The Courier-Journal from Louisville, Kentucky on March 28, 1890 · Page 1
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The Courier-Journal from Louisville, Kentucky · Page 1

Louisville, Kentucky
Issue Date:
Friday, March 28, 1890
Page 1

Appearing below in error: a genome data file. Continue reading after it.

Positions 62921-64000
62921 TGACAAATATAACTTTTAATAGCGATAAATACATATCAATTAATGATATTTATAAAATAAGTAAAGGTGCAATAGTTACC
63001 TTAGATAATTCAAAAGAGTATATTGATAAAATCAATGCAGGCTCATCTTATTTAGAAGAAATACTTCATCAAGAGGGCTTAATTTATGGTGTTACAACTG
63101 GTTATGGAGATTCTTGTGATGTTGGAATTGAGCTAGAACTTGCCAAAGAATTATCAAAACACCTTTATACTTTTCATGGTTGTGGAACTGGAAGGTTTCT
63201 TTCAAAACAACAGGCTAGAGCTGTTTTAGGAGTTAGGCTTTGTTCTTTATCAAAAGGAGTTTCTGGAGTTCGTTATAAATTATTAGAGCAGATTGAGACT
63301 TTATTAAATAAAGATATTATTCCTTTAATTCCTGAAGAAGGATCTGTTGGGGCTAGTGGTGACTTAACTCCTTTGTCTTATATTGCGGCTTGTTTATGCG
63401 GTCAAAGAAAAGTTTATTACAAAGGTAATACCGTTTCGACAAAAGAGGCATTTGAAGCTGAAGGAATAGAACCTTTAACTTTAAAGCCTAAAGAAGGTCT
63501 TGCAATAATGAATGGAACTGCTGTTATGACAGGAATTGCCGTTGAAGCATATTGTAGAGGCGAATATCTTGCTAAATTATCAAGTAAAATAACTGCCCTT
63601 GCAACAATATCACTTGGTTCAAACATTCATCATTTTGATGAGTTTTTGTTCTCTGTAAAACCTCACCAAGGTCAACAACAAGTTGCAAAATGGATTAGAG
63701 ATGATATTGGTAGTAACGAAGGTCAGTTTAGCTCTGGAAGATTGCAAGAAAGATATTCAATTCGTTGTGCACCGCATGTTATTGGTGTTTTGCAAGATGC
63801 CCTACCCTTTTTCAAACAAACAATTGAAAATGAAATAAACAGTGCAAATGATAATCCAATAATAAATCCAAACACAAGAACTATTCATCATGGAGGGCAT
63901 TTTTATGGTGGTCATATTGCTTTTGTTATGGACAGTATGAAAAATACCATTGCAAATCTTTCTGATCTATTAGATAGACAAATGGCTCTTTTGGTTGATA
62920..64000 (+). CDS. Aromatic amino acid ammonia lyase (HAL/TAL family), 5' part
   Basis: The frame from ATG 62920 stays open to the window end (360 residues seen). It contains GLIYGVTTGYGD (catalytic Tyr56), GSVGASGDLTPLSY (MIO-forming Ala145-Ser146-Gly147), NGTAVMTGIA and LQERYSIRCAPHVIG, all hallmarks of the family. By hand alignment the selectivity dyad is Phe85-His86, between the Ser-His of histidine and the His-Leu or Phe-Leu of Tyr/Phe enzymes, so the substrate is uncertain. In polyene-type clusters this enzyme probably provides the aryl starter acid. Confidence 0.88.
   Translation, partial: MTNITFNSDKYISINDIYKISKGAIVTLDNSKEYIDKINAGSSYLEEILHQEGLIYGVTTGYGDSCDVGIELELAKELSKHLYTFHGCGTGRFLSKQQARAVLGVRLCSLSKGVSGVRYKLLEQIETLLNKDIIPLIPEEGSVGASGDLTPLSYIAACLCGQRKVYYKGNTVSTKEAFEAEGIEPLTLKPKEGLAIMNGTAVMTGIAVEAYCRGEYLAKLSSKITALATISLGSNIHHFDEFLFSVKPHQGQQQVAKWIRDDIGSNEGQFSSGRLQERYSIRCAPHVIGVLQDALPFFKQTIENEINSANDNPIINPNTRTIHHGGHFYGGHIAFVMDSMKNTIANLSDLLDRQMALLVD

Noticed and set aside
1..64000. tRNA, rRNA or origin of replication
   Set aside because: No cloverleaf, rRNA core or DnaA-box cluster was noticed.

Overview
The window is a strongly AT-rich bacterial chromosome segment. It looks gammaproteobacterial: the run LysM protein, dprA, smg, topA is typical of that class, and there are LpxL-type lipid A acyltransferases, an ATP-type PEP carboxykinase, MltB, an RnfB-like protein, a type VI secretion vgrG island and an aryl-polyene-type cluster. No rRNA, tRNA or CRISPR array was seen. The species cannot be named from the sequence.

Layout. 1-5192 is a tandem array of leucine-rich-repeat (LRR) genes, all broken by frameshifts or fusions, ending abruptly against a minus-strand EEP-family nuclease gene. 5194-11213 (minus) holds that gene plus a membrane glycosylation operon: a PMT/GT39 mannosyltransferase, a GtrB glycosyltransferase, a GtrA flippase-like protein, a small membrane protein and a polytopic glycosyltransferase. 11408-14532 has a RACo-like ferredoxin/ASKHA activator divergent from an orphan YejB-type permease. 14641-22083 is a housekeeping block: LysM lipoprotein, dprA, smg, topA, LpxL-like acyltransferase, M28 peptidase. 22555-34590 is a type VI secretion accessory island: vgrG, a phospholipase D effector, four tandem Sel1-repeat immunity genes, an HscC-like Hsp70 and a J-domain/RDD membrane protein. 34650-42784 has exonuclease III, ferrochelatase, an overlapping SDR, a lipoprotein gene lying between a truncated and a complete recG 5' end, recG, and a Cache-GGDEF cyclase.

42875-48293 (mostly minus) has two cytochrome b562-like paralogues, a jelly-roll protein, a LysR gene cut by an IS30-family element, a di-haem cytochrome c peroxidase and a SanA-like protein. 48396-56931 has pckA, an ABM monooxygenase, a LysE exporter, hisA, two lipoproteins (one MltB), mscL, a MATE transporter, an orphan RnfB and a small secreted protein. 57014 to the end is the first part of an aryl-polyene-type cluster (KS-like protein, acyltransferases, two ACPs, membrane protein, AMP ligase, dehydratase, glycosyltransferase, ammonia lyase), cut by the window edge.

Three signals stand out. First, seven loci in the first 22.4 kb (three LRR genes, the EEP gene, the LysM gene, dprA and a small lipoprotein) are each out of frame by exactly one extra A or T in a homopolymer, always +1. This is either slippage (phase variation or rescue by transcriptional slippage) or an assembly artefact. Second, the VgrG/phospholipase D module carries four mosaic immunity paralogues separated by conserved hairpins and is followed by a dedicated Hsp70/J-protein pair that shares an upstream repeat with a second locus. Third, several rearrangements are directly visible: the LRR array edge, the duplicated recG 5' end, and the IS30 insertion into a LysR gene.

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(fir. nlpx M i ! M VOIiTJUX! XiXXV. HEWS ftliD C0""EIIT. toBiimirt vox. ! At about 8:30 'clock lt night Louisviile was stricken by eneoftte direst catastrophes from which any section f the country ever suffered. A mighty torn do, with a Telocity and Tiolenco incalculable, struck the city at Its southwestern limiU and tore acraa the "West Led in southeasterly direction, ploughing as appalling path of desolation aad4 death. Square after square of residence and business houses was wrenched front their foundation and seattered like chaff; and miles at territory, which yesterday mt populous with houses and puLing with trade, are to-day blasted wastes at ruin. Outeide the track af the tornado the people had no idea of the character of the calamity, until fires broke out in dozen mt wrecked buildings, and Quick rumors of the ferrule -visitation spread to every part of the city. In a few minutes the blighted - section was swarming with lorrined spectators, and the wildest reports were found to be short of exaggeration. At Falls City Hall a lodge of the - Knight and Ladles of Honor was, in cession, two-thirds of the attendants being women, while in the same building was a dancing school of perLaps seventy-five children. The building waa dashed down like a house of cards, burying in the debris 200 souls, most of whom were either crushed or nffocated to death. The work of removing the bodies waa necessarily skw, and while ft waa in progress many of tLsse whose groans yet betokened life were smothered beneath the mas of brick and mortar which entombed them, or asphyxiated ia the fumes of escaping gaa. Added to this, a fire broke aut in the ruins, and many a body, living or dead, must have been burned. About thirty-five dead have thus far been taken from the wrecked hall; ethers were rescued who will die, and it is thought that there aie yet over a hundred beneath the ruins who will never again see the light of day. Main street below Sixth suffered more severely than any other business section, the large wholesale establishments aad tobacco "warehouses being shattered like tinder. In one store on this street six girls and two men were baned. Tha Union depot waa totally destroyed. Churches were demolished and several Sisters were killed. Kev. St-plu-n v.. Barnwell, rector ot St. John's Episcopal hurch, is among the dead. Added to this terrible disaster, the City is confronted with the certainty of a water famine, as the water works were also wrecked by the storm. There is absolute It no possibility of o-timating the loss ot Hie and property at this hour. The wake ot the tor-rado is simply chaos, and it is almost impracticable to pass through that portion of the" city. It would seem that at the best two or three hundred deaths have reunited from tte tornado, while those who have been rendered homeless must be numbered- by the thous- and. As no insurance can be collected, the property Iocs will be extremely oppressive. It will .mount up to millions. . The suffering and want among the poor which unit eaaue will be great, and make such demands upon the generosity of ear mare fortunate citizens as have never been made before demanda which we feel aasured will be answered aa all there have ever been. . , , The tornado that proved so destructive to life and property last night did not spare the telegraph wires, and from shortly before o'clock on Louisville waa cut off completely. . The Western Union office did not have a single wire out of the city, and the Associated Frees, equal la the past to every emergency, after repeated attempts to get its news through, had to abandon its service. This accounts for the reduced amount of tele-graphio news in the Courier-Journal this morning. . , . The Senate yesterdsy passed the bill authorizing the Secretary of War to purchase 2,500 tento for the use ot flood sufferers in Arkansas, Mississippi and Louiaiana, anJ appropriated 9:25,000 for the purpose. .Discussion of the bill developed the fact that there had been no request tor teute lrow either Arkansas ex Mi uxoippi. The. bill providing for the admission of Wyoming to Statehood parsed the House yesterday,1 by a vote ot 139 to 237. The clause in the Constitution providing lor female suffrage waa approved by the Republicans. The Senate yesterday Toted 31 to Zi to refer the Sherman Antt-tru-.t Bill to tlie Judichiry Committee, with instructions to rciort bock in twenty days. This practical!, kills the measure. The President yesterday appointed Sir. James M. Suffeli l'o&tm inter at Frankfort, Ky., and -Charles A. Johnson at Lebanon, hy t B1A1M i lid LouIsYillc Tisltcd Ey the Storm Demon Last ETenln;. The Greatest Calamity That Has Occnrred In Its History. Over a Hundred LI res Lost, and Xillions of Dollars of .ropertj Destroyed. Tha Path cf tha Tornado Through tha City Marked Br -Death. Tbe Horrors ef Conflagration Added T the Other Fearful Destruction. JaffcrioaTule Visited and ITins Blocks of Houses Blows Down, Bat 5 o Lives Lost. NEW JM.BATCg'3 ESCAPE. Louisville waa visited last evening by a cyclone which resulted in the lose ot hundreds of lives and the destruction ot ever a million dollars of property. It is estimated that at leas one hundred and fifty Uvea were lost, but this cannot He accurately determined; perh&ps, for many day a The mighty stroke ot the tornado fell with suddenness that scarcely gave time for quickened heart-beats before thoaa. hearts- were auUcd in death. Twice- before the wrenching asunder of lite and homes and castles of trade? the impulse of the gale fought impatiently to accomplish the work reserved for the whirling tiger of the air, iwhose fcvauti Couriers ; they were. Twice, for live furious minutes each; Uiey strove, and punned on screeching their bullied, rase. Then came .a lull ; but only for a little space, and then the tornado thundered over the doom-" ed territory with terrible lightnings, constantly ablaae. From Eighteenth and Maple streets, diagonally . across the city, crushing dwellings and business blocks like eggshells, t-ppleing down church steeples and wrenching warehouses to fragments, the dread visitant passed to the river front, leaving to mark the boundaries of ruia a broad swath of wreckage aud dead and mangled humanity impaled and weighted down or burning in the ignited debris. ThiS belt of destruction extended from the west side of Sisith street as fur as Ninth on Main, and aa equal width across to the point where the city was first touched. . THfia BOMB DBSTOOTKp. The loss of life and property is at present incalculable. It will require long days of painful search aad com potation to reach a proper estimate, but it is certain that no such havoc has ever been recorded before for an American city from such a cause. To add to the sudden horrors ot the scene, fire came to seize upon the shapeless ruins and consume the helpless wounded and disfigured dead. . Aad. Louisville is not left slone W mourn this dreadful visitation. The city of Jtffcreoaviile waa also invaded, and many o her homes destroyed, but, it is thankfully reported, with no cases of death in a single household. Humors were current at an early hour this morning that the beautiful young suburb of rarklacd is also a sufferer, but whether this is true, or to what extent it may be true, a hick of communication by wira or rail, and the awful neighborhood of this city's calamity mokes it impossible to ascertain at present . The destruction cf the -water-works' ttand tower, acd consequently cutting oil of a weter supply is another matter ot damage tb;it must caue an infinite deal of inconvcnUne and danjror to the entire city, while the complete break-ius down of nearly all comnianlcations with the outside woild renders the situation peculiarly hnrd. Fortunately, tle fleet of steamboats KM acd tugs moored along the river bank was sufficiently protected- to ride out the violence of the passing tornado, and. beyond one or two boats blown loose and into the flooded channels, no accidents or losses are reported from that quitrter. The Seventh-street Depot Is wrecked, and its fall will blockade temporarily traftio over the elevated railway upon the river's front. ' ' Immense damage it done in the warehouse and wholesale district, west ef Sixth street on Mam. The magnificent lobacco storajre block erected not long ago by the Snavyer-Wallaee Company, ia an unsightly mass of ruins: and this is onfc one of a number on the appalling list. The most hearyt-breakuag event oO the whole calamitous time is the terrible loss of human life in the shattered Falls City Market building. : Scores ot men and women were in at tendance upon lodge meeting in that structure when it was crushed to kindling wood, and ail through the dreadful night their mangled and dead forms were being drawn out by fatigue parties of rescuers. " . . To add to the distraction of the authority several conflagrations broke out amid the wreckage at various points, and taxed the utmost efforts of the fire brigade for hours to. prevent their spreading in a general holocaust. KM !.! 51KS. MAKY. llAfcSOX, Seventeenth and Lytic streets. ' . MISS AXME NYLES, Portland avenue, between Sixteenth and Seventeenth. MKS. MrXAUUHLIN, Eighteenth and Baird streets. MJCS. .HKLLK LKLLOFF, Seventeenth and Lytle streets. S1KS. rLTZUSOX, Nineteenth and Walnut streets. TOil 1TTF, works Avery foundry. HU wife's back wits broken. Mlo. NUT TALL, JeTersin street, between Lleventh and Twelfth. SISTtdS MAKY 1TUS, Seventeenth and Urondway. TWO UNKNOWN colored men at Tobe Henry's stable, Thirteenth stieet, between Grayson and Walnut. NICHOLAS J. SULLIVAN, 1505 Mag azine street; burned to a crisp, WILLIAM DIH-ULli, Sixteenth, between Magazine and Chestnut; charred to a crisp' ClliLf ,"' b;.r-Ktper at Sixteenth aod Magazine streets; charred to a crit-p. JOHN . LMEUICU. saloon keeper- at Eishttiteenth 'and Maple;- killed under the ruins. . MOODY DAVIS, colored boy, Thirteenth and Walnut; buried under Eclipse or Odd Fellows UalL TWO UNKNOWN colored women; alley near Twelfth. T1IADDEUS MASON, Louisville. C. H. HATHAWAY. Chicago. CHAIOXS HESSLNUUEUCH. Philadelphia: MAiiY KYAN. laundry gin, Louis-vijlo HoteL ' , KATIE McCUNE. laundry girl Loni. vUle Hotel. MARY McGrNTY, laundry girL Louisville Hotel . BRIDGET CLOWE. ' laundry girl, Louis-illc Hotel. M.VGGIE CAMPUFT.T.. laundry girl, Louisville Hotel. FRANK r.VINE, barkeeper. J. IX SCHILDT, Undertaker. 339 East Market street. A small child of George W. Cuscaden. PAIUC CORNELL, 10l West Green street. ' E. R. JlcCUE, Danville, killed in Vir-g'i Wright's. UNKNOWN Reman, Twenty -sixth and Magazine. ' FAT RAIDY, clerk for S. E. Edmonds. CHARLES JENKS, UNKNOWN man, killed in stree-car at Tenth and Main streets. . liEV. S. 1 BARNWELL, rector ot St. John's Episcopal church. POLICE OFFICER WHITE- BALD- WlaS MCLAUGHLIN, Eighteenth and Baird streets. . AUGUST FLEISCHER, Master the Falls City Market. MRS. ALLEN PETERSON. CAPT. T11EO. ANGERMEIR, Twenty-third and Market streets. J. B McCOLLOM, brickmaker. Thirteenth and Maple streets. WILLIAM DEMARR. Pullman Palace Car Company. MRS. E. HOFFSTETTER, Thirty-sita and High. i MISS CASTLEMAN, Seventeenth street. THEO. A LG LUMEN, Thirty-third and Market. THE INJURED. Virsil Wright, slightly brui&cd about the bvdy. J. 11. Riley. Station-master Union Depot, bruised, side and breast. Tom Allen.- Ticket Agent Union Depot, kg broken. S. T. Smith. Check Agent Transfer Cocipacy, left hip fractured. - William Conlcy, 1216 Seventh street, badly injured across hack, shoulder dislocated. Tom Moore. Madison street, below Thirteenth, bruised And cut -about head. W. li. Woodward. General Superintendent Monbn. fcliirhtly bruised. William Linilhay, Giiteman Union De pot, bruised about bcdjr7 Cliarle Taylor. Jcflersonville, inter-. nally injured. ' Green Fow, Bazgage Master, Union Depot, arm broken LOUISVILlLE, FRIDAY MOIIXIXG, wmAmm Clarence Lewii. Ticket Agent, Union Depot, back sprained. , . - . Mrs. Louis Wtitnin. Market street between Tenth and Eleventh, back broken. lorn Moore, injured about body.' Green FowelL colored, 218 Guthrie street, porter Union Depot, shoulder dislocated. Fred Stone. 1004 West Green, street, driver Louisville Transfer Company, left leg dudocated. John Morrow, Charlcstown, Ind., left hand cut. hurt in side. H nry Seeger. Fifteenth and Walnut, leg broken. - " August liman. Sixteenth and Magc-ziiie, fatally crushed in left breast. NiCK iit-mau, same place, badly cut in tbe liead. bin. Chiistopher Hoffcnheimer, Eighteenth, near Maple; badly injured about the head. Muj. Gait, Eighteenth and Broadway; besides his wife and'lwo daughtcts bad ly hurt, but not dangerous. The aunt of John Emerich ; badly hurt about tha head ; will die. . ' . Mrs. Trotter, colored. Thirteenth and Madison ; leg broken. Lieutenant Howard, Grrett street, between . thirteenth and Fo-irteenth, two cliildren ; slightly injured about the bead. Dr. Mueuct.. Walnut street, between Thirteenth and Fourteenth; fatally injured about the head, and spine dis located. . . Mrs. Muguct, badly hurt about the head but not fntatly. . Thomas Funk, both legs broken. The following eU;ht colored men were ail badly hurt .at Eclii Hall while holding a session of i 'Aditn Lodge, I O.O.F. . . ' Jim Brown ; hurt about tbe bead. Nicif Newmin; both ankle dislocate!. Phil Smith; badly cut on the head, Ben Wlch: badly itruined on body. Frank Bcoldey; bad out about the head. William Meredith: cut on head. ' G. W. 3tnnfc!itld ; cut on the head. Jamee Lyons ;"cut "on the head. Fletcher INiUum, Adams Express Messenger, pinned doan in his car and taken out slightly hurt. John Coogle, driver for American Express; blown from his wagon and slightly torn and bruised. Colored ' porter at the Seventh-stxret depot; pinned down, by heath, and arm and shoulder broken. " Mrs. Joseph Seiler, Twelfth and Wal-ndt: slightly hurt. , William Sullivan, Tenth and Walnut, ana broken. . sEancHiHQ ron ran rnanv Joe Warren, engineer on the C and O. : thrown from the cab by a tree across tiie track; not seriously. George Pitt, fireman, on the C. aad O. ; same. Pat Roberts, switchman; same. Burt Staggers, - Fourteenth and Broadway; slightly hurt. John W. Brown, of White, Brown &. White, West Broadway, shoulder hurt, but not seriously. Mrs. Brown, severe cuts and bruises: not serious. . - Robiusoo, pinned beneath a fall ing wall and badly bruised. Charles Bainrod, badly bruised. H. M. Blackburn, Woodburn Ky-probably fatally wounded. Charles D. Senior, Indianapolis, badly mashed ; internal Injuries feared. Katie King, burned about the body; probably fatally. J. P. McFarland, ticket broker, badly mashed and bruised. Virgil Wright, badly bruised and pinned in debris. .- Ed Minter, braised and contused wounds. The wife of Sergeant George Colm-bach was in the Falls City building at the time it collated. She was rescued, however, soon after, and sustained only a few slight injuries about . the body. William Good was taken out of the Falls City Hall ruins with both legs and three ribs broken. ' He is also injured iutoruiilly; He will die. John C Sleif, 615 West Market, was asleep at his house wlicn the storm came. He has four ril broken and skull fractured. Ho will recover. G. W. Robinson, of Lampton street, head cut and shoulder dislocated. Whittinshani, bead badly bruised but probably not fatal. Mrs. Kate Frar, SixU street near Oak, head and face badly mashed aad probably internal injuries. John Blacs, Superintendent, ribs and leg broken. 1 Two children of Louis Sinim. Jr., who had a hut store under the hall Louis Si mm, ajrcd five years and Geneva, a;red four. Two older girls and a servant girl were taken out slightly injured. Mrs. John B. Rock, left arm broken. Mrs. Rrnnf, tdinhtly injured. Mis. Jennie Whitman, back broken. Oflicer Lon. Whitman, the lady's husband, was just going on duty and reached the Falls City Hall in Uuie to see his wife jump from the third story window. Mrs. Dora Nicman was taken out, slightly Injured. . O-IAECn 28, 1800. TUX r r, r r r. Tho Frl-htful Calamity At Falls City ILall. Cyclone's Wrath Centered On a Lodge and Dancing SchooL The Building TTreeted and OTcr . 200 Teople Baried In' ' the Ruins. Helpless Victims That. Died of . Suffocation Or Crushed 33 ? . ceatb Falling Tiabers, l ire Eretcs Oat And Koa&tt the t'u-fortnnates Spared For Its V , Tortures. Hind Can Not Imagine, Fen Can . Not Picture the Awful Soenes r . .. . That Followed. , PARTIAL " LIST OF LOST. , The dirert calamity of all was the de-" Bt ruction of Fails City Ball and a terrible attendant loss of life. The storm struck the hall from the rear, and pushed it a heap of ruins into Market street. In the lower rooms of the hall flity or -venty-flve cldldren' and their mothers and other relatives were congreBTited, tnkit'.g dancing lessons frm Miss Annie 'J., jv-The hour 'ef'tiie class was over, ,hut on account of the cyclone they had 'remained to dance until the' storm, ha 1 passed. lOa tbe third floor the Jewel Lodge, Khlghts and Ladies of Honor, were holding a meeting. An unusually large num-iiet of visitors were present, swelling the -erewd to about 125 persons, men, women and children, 1 HI O0MIO Or BtATH. As soon as the cyclone came the building shook and began to fall. v As soon as tbe crash was heard a mad rash was made for the doors, and some leaped from the windows. A few escaped, but those that did not renin itnd packed together, and many probably died from suffocation. The second and third floors gave way before the destroyer as if there was nothing to hold them up. The wall facing on Market street remained purtly standing and saved the lower floor from the fate of tbe two above. The wall of tbe houses on either side ot the hall were cracked, but otherwise remain Arm. The cyclone seemed to have centered its terrific force at that one particular spot, which, giving way with no little resistance, probably saved the other two buildinc from the same disastrous fate. " Tbe entire building, in less than five minutts, was a shapeless niuss of brick and mortar, burying beneath its pile two hundred helpless victims. For fifteen minutes after the rush was over it seemed that the wind that wrought the ruin was buried beneath and wai'id to break loose once more, such we.e the groans and cries that a'rose from the mangled mass of humanity beneath. The meanings gradually lessened as death increased, and what five minutes before had been a torrent of human shrieks sunk into a pitiable wail of the dying. The news spread as rapidly as wind through the city, and in a short timo from every side came tushing those) whose loved ones were buried, all striving to anearth their dead. Men and women, mad with grief, viewed the maea from the street begging every one they saw to aid in the excavation. TBB WORK Or KESCUK. A posse ot police arrived on the spot and began to systematize the work. The walls of tha adjoining house were hmt propped", and then bezja tlio Wcrk of cutting through the hesvy slate roof .that covered all. At first work was difficult and laborious on account cf the anxious mutitude Unit thronged the wreck. B-iflicult was the task to clear the ruin of women, who were found digging at the slate with their fingers, crazed at the groans beneath, each of which they thought ascended from their dying. Lvery ene did nohle work. THE FIRST VICTIM. After one hour of tcst less labor ths the first victim,' Mrs. Sarah Kelly, was unerthed. Her body was found fitting in an upright posi tion, her head hnji.--.-jl nnl one arm broken. The first account wu gotteu from her cl tha ruin and honor wiiiiio. PAGES. At the first quake of. the hall, she said a mad rush was made for the; entrance. Women were knocked down and trampled upon in the mad haste to escape .' Seeing the overwhelming jsm at the door Mrs. Kelly and several remained behind reckless as to their fate. The List she, taw of her friends was Just Lcfore ths floor gave way and the ceiling fclL The work wus continued,' but none of those whom Mrs. Kelly is id were near her could be found. The eseavation was then moved from the rear of the. building to the front, where it was supposed the frreater crowd - at falls was gathered. . As soon as the roofing was removed and the mass of brick beneath, the first sight that met the eyes, wus. anything but hopeful. , Tea women, locked in .each others' arms, were lirjwn out ot the debris, all dead but one. Mr. James .Ilasscn, whose wife had been at the lodje meeting, waa foremost ia the work, and the first leibcu whom, he drew out of tle ruined budding wis hi wife, who died in his arnn. He laid her by the side ot tlie oUicrs Sho"w;re 'dead and continued to work for the living. ' ' '- Inside of tbe next hour tbirty men 8CEXE BETWEEN rJGHTU and women were uiawn oat dead, but with no wound on their bodies, and it is thought all tl.eir death fram suffocation. The gas pipes, had broken, which caused the light to go out and which saved tho ruins from re for tlie time, bat flooded the debris with a vapor almost as deadly an the file might have proven. Ways were pierced into the breast of the ruin and bodies drawn . SCENE OS MARKET BETWEEN TENTH AND ELEVENTH. o:t del and dying. One part of the building wa restrved f'.r the dd, but tie w'.unded cre taken into the oli res and l.ouc oil the cppo.ite side of the at-revfc, v.-here phvsicians and priests adra'nistrted to souls and bodies. Oce oci.m whom no one knew or ETITW fME (DYCLdME rceogtdredjlied while receiving the last tacratneut. A Toun.f man named Nell .rushed to the scene, to find his mother. ue was locring for her everywhere wen thoso arc-und' knew her to be dead, but could rot freak the word. Every place in the neighborhood was iled witli the. wounded. Tle counters ami gaming tables in the faloons were i tilled as beds, while the liquors were uied for stimulants. ' Among the saddest scenes was a young couple, man and wife, taken from the ruins, her arm clasped about his neck while he held her about the waist. ITT HALL. Tln-if head? were ' mangled and -their limbs crushed into a shapeless maes, Tbe street for a square on either side of tlie disaster was crowded. I 'ale faces that turned paler as each corpse waa unearthed were pressing forward to look upon the faces ot the dead and dying. Many, after they liad recovered their loved ones, often ' dead, hastened back to the rescue ot others. . Women, whose daldren were at the dancing class on th second floor, were rnsliing wildly "uuilDiAd ly about the scene. None were allowed to approach the ruins or to disturb the workmen. Among those most ASO NINTH OX JIA1K distruttel by grid was Mrs. Sims, who clung to the arm of her husband crying for her four little girls that were hurled undes the mass. It was one ot many such scenes. -They were like Hachael weeping for her children and refnslntc to be comforted. Husbands who bad parted from their wives two hours before ncrw looked upon their faces, dead or dying. ' At 11 o'clock t went r dead bodies had been uneirthed acd- fifteen wounded anil ' dying. Only thute on the third floor had lrcn reached; the raoin that contained Miss A pp. the danc in.; -school teacher, with the children and mothers had not peDed. Throe htUc girls were fuund in what w-s evidently a closet on the third floor, having run m-" 1 , ia if M f i n m m n w 1 x Wife y - 5- , SEBEC3 2STO. 7,758. to hide when the disaster eearred. Their bodies, when found, were moiss as if death had come to thrm aa theit rescuers approached. Each roomed brought an increase ef horror. Tomxg men who had returned home, and for tha first rime hsd learned of their mothers absence, sought them in tha sea ef dead. The patrol wagons and earrtaccs were conveying tlie dead with their sorrow ing relatives to every part of ths) city. Strange to say. not ene body rifled eoui-1 be seen, althoagh a multitude af men thronged around the dead and dying. A sad spectacle was seen on tlt eornee of Tenth and Market rtreeta, . where tin patrol wagon, bearing sod mnknown dead to the Citx Hosni.! was stopped by a youuc man. who elitahe4 ieta tbe wagon, only to see the -lead face ef his mother ' ' KILLED AND INJURED. ' Partial List or Woaaaed aad af tho Saved Fross Falls City Hall. Among those who were drawn ent of the wreck at Falls City : V.ittl wounded or dying from suffocation and whose names were known, were Mr. and Mrs. Puff, Jamea Hidd, Mrs. Sarah Kelly. Mrs. Janies:Rock, little Era, Wintorsilver and her two little r-isi ters, John ShelL of Twelfth and Market streeu: John Good, of Twenty-sevw enth and Bank; Mrs. Mary It age... of Prestcn and Green; Char lea Donipnn.' Twenty-ninth and Bank; Henry ZuLg-ler. Fifteenth and Market; William Jackson, Henry' Felthelden. Fourteenth and Market; Mr. lloltnneyrr, F1nt and Market; Mr. Fheiter, Twelfth and Mainr Minnie Henry, Mr. Walter Grubh. itra. Buffet, Mary Harris, Mm. McGIoutIw lin. Mis Annie Mle, Miea lary Harrison. Peter Fullett. . v Most ot the officers of the lodge were at tbe meeting and, as far as bt knownv are all saved.' They are as follows: Allen Peterson, Financial Secretary r Wiliam Owens, Protector; Charley lln-i ber. Secretary; Mrs. Marr liock. Vica Protector ; Mrs. liuie A. Walton. .Treasurer; Mrs. Wall, Guide. , ' Those who were taken oct dead were; ' ' At Douehertv &. Keenaa's ncdertal;. ing shop, lludolph Lipp, four women aod three men not yet identified, - A-Job Boekley's-ealoon. Se, HIT" Market, five wumen and eleven men,' all unknown. - .- - - FIRE BREAKS OUT. ' The Flames Seise On ike Kolas to Complete the Work of Destractioa. At 13 o'clock tbe oponlnz up of a portion of the debris of tha Falls City Ball eaused a draught, to penetrate the ruins, whereupon tbe smoldering fire broke out with tremendous fierceness. Is spread rapidly and forced the workers to desert the pile. As soon as the, fir gained headway, the groans of the imprisoned people hecama shrieks, and so great was tha horror of the moment that the wa tellers grew frantic and screamed and ran about like wild; the- terrible sufferings which they were unable to alleviate driving them to dtspair. - -Several lines of hose were soon throwing water on the flames, but it was mora thaa . an ht.ur before work could be proceeded-witK and then it was carried on with much more difficulty than before, on account of the heat. ' TJp to IS o'clock, only aout thirtr-flve dead bodies and twenty-Ova wound-' ed and dying were taken from the wreck. Tbe corpses were laid in tha various homes acrnsa the street and in Dougheitv-fc Keenau's undertaking shop, on th block below. At the latter place people passed in and out, one by one, to look at the bodies, hunting for friends and re latives. One man said he was Jookimr for Louis Lipp, and tb very first sheet lifted revealed the corpse of tlie person wanted. Tbe man covered his face, groaned and would hare fallen had ho not been sustained. At about 1 1 :30 o'clock the room where the children were dancing waa reached, Mr. Louis Simma, Jr., of 1124 Marks street, had for hours been moving about in an sgooy of grief in front of that portion of tbe wreck wlwxe this room had been, for bis wife and four little children were there. When the room was reached, Mrs. Simms was tlie first one found, and aim was fatally hurt. Then, within about fifteen minutes of each other, three of the Simms children were recovered; They were unconscious, and there is only a faint possibility that they will live. While tlie father was imploring tho workers to set his other child, fire brok out and work was suspended. - The Vast man taken out alive before the flames started was Jchn liepden. ot 2102 West Btoadway, and just previous to that m woman, who was unable to give her name, was recovered. It was not posi-Ue to tell tho extent cf the injuries of either. rxciDrxTs. Mrs. Whitman, wife of Policeman Whitman, jumped from tho third story of tlie ball. She was terribly injured and will hardly live. Tlx-re are 200 or more people yet la t',- ..r:- . rwf tli rtlfihihtics are that few, if any, more ill be recovered alive. Of those taken out dead, only a small number were identilied. Everything is thoaa. T lie re is no sjateiu. and, under the cireumunw, none could be expected. Wla tlie fare broke out, several peikons who Lai been reached